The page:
The three sons represent mankind being sent to this world. Upon arrival one receives three warnings. Adom Harishon warns him: You were formed from earth and to earth you will return. Iyov {Job} admonishes: You were born naked and that's how you'll return. Moshe exhorts: Choose life...

In the Rosh Hashana prayers we say: Remember us for life, O King Who desires (us to have) life and inscribe us in the Book of Life, for Your sake, O Living G-d.

In order to honestly ask Hashem for life, we must first make the decision to choose life.

Good Shabbos and a k'siva v'chasima tova,

Yisroel Ciner

This week's parsha-insights is dedicated in mazel tov to Howie Hershkovich and Martha Vays in honor of their upcoming wedding. May they be zocheh to much happiness together and to build a bayis ne'eman b'Yisroel.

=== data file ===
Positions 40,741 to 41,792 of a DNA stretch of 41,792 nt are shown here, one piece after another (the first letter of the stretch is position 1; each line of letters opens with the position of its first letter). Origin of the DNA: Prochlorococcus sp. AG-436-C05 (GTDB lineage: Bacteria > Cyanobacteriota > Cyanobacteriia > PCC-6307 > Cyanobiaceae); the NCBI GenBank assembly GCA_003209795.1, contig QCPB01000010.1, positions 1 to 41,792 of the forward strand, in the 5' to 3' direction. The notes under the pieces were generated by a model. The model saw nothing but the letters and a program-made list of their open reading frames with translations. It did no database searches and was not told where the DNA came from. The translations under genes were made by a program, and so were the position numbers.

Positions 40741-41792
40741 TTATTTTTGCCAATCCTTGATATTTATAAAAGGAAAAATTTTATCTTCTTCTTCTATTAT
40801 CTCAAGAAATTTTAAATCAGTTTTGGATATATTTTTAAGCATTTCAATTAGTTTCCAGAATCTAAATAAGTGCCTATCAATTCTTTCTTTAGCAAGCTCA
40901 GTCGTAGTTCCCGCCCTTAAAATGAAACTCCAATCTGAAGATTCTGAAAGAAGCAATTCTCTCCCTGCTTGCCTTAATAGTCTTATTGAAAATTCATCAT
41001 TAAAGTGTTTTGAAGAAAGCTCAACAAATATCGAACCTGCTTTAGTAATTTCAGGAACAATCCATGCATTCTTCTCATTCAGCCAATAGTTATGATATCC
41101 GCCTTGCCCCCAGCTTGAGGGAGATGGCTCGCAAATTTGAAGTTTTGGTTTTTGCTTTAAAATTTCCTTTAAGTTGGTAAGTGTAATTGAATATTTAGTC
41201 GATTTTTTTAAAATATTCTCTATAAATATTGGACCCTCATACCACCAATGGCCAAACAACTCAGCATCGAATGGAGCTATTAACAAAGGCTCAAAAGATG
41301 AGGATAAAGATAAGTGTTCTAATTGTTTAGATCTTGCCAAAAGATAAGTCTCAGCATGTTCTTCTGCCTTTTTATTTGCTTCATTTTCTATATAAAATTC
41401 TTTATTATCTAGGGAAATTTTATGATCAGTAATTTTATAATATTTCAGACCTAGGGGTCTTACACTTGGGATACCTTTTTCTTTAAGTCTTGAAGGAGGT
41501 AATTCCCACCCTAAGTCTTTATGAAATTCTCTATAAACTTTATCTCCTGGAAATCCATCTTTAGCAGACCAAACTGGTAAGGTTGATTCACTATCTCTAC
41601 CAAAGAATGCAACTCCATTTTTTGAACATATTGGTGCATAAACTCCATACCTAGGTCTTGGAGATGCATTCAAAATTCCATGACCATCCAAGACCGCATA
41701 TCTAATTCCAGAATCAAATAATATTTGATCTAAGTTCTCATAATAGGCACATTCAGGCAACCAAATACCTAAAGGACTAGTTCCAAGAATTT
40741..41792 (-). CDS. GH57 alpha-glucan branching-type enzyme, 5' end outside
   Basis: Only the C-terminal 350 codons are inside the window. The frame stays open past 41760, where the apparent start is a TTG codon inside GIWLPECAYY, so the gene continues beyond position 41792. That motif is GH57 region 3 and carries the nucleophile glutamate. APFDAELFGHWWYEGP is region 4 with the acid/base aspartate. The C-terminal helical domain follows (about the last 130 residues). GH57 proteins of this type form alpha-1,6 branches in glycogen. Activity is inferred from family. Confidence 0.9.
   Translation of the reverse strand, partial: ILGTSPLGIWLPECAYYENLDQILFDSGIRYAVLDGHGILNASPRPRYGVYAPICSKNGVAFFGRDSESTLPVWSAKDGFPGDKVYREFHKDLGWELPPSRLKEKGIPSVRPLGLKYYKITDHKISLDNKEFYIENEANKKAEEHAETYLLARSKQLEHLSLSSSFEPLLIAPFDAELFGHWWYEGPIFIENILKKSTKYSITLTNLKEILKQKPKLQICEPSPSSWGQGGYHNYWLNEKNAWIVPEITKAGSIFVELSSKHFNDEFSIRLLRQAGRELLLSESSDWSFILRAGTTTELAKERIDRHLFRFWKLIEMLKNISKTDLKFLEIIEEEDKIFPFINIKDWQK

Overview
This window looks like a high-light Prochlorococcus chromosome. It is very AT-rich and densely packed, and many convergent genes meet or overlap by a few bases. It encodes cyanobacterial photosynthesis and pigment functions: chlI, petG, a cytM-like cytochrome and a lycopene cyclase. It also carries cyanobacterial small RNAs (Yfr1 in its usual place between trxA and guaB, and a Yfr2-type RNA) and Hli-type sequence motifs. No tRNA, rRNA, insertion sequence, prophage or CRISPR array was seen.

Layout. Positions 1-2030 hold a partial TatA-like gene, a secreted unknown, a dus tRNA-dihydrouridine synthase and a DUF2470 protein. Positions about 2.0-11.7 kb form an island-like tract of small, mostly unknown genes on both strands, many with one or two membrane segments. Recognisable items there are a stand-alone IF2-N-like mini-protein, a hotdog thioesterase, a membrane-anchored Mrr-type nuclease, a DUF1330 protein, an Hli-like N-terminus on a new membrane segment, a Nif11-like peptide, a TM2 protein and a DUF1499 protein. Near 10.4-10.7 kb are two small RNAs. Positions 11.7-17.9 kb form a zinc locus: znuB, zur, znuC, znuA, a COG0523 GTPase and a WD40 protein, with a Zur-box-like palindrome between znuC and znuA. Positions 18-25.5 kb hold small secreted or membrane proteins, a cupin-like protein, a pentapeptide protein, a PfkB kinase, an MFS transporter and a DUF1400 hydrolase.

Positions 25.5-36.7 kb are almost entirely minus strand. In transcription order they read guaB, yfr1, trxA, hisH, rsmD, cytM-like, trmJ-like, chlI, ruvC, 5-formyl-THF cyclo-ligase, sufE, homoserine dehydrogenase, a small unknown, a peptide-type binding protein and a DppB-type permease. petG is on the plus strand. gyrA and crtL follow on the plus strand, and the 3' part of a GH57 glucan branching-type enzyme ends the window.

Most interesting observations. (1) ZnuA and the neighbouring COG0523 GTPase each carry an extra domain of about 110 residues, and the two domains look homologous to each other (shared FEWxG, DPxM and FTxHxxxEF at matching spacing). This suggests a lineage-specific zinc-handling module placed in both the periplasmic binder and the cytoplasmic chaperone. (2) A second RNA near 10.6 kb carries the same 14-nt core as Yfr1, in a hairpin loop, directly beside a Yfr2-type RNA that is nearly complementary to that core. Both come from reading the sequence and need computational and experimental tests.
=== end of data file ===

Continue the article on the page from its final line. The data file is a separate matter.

Copyright © 1998 by Rabbi Yisroel Ciner and Project Genesis, Inc.
The author teaches at Neveh Tzion in Telzstone (near Yerushalayim).

 






ARTICLES ON LECH LECHA:

View Complete List

Nowhere Man
Rabbi Yaakov Menken - 5764

I 'Na' Know...
Rabbi Yisroel Ciner - 5761

He Thinks Highly of You
Rabbi Pinchas Winston - 5775

Frumster - Orthodox Jewish Dating

Participating in G-ds Master Plan
Rabbi Pinchas Winston - 5774

You Shall Live by Them
Shlomo Katz - 5758

The Standers and the Walkers
Rabbi Yisroel Ciner - 5760

ArtScroll

The Ordeal of Departure
Rabbi Naftali Reich - 5771

Obstacles and Opportunities
Rabbi Eliyahu Hoffmann - 5763

Home Sweet Home
Rabbi Naftali Reich - 5773

> A House or a Home?
Rabbi Yaakov Menken - 5757

Mission Impassable
Rabbi Mordechai Kamenetzky - 5757

Take the Initiative!
Shlomo Katz - 5774

Looking for a Chavrusah?

A Fuzzy Picture
Rabbi Yisroel Ciner - 5759

Jews vs. Judaism
Rabbi Yaakov Menken - 5763

That's Tzedaka!
Rabbi Label Lam - 5771

The Lech Lecha Test Rates Higher Than The Ur Kasdim Test
Rabbi Yissocher Frand - 5772



Project Genesis

Torah.org Home


Torah Portion

Jewish Law

Ethics

Texts

Learn the Basics

Seasons

Features

TORAHAUDIO

Ask The Rabbi

Knowledge Base




Help

About Us

Contact Us



Free Book on Geulah!




Torah.org Home
Torah.org HomeCapalon.com Copyright Information